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Closed caption broadcasting of TV programs now a law

Senator Grace Poe has announced that the closed caption broadcasting of TV programs has lapsed into law, benefitting persons with hearing disabilities.

In a report by Inquirer, the new law is called the Republic Act No. 10905, or also known as “An Act Requiring All Franchise Holders or Operators of Television Stations and Producers of Television Programs to Broadcast or Present Their Programs With Closed Caption Options.” It was filed back in May 2014 as Senate Bill No. 2239, and was approved by the senate in May 2016.

It requires all franchise holders or operators of television stations and producers of television programs to broadcast or present their programs with closed captions options to benefit persons with hearing disabilities, including but not limited to newscast or news programs and pre-scripted programs.

There are programs, though, that shall be exempt from closed captioning:
1. Public service announcements that are shorter than ten minutes;
2. Programs shown in the early morning hours from 1:00 am to 6:00 am;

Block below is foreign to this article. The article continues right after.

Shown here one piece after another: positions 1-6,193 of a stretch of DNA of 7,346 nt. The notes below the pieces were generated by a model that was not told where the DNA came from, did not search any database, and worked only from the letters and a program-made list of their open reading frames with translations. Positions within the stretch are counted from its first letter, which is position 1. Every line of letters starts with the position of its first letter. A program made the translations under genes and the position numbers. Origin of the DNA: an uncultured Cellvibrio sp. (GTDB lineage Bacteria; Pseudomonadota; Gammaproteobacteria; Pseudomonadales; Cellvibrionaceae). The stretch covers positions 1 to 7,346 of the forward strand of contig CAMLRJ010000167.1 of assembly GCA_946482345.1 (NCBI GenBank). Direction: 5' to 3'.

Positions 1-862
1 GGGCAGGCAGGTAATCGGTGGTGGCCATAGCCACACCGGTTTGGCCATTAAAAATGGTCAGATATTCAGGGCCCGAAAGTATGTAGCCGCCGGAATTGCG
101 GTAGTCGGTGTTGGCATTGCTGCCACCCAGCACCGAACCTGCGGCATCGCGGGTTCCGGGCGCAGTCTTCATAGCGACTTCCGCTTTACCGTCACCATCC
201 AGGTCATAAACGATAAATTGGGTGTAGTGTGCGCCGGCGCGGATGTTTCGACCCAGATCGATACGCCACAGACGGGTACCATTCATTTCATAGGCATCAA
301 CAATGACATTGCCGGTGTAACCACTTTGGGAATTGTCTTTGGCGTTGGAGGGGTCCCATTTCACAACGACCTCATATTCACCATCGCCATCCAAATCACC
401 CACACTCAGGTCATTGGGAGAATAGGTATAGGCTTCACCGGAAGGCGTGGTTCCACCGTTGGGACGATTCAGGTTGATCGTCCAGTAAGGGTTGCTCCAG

3. Programs that are primarily textual in nature;
4. When compliance would be economically burdensome.

The National Telecommunication Commission (NTC) and the Movie and Television Review and Classification Board (MTRCB) will implement the rules and regulations of this bill.

The senator also said that the law will take effect 15 days after publication.

via: Inquirer

This article was written by Louie Diangson, Managing Editor of YugaTech. You can follow him at @John_Louie.

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3 Responses

  1. Tagal ha, sana ma-implement sa cable boxes.

  2. chief gato says:

    sana may option din to turn off manually for cable box/digibox

  3. Mr. G says:

    dapat sa mga movies sa sinehan meron din

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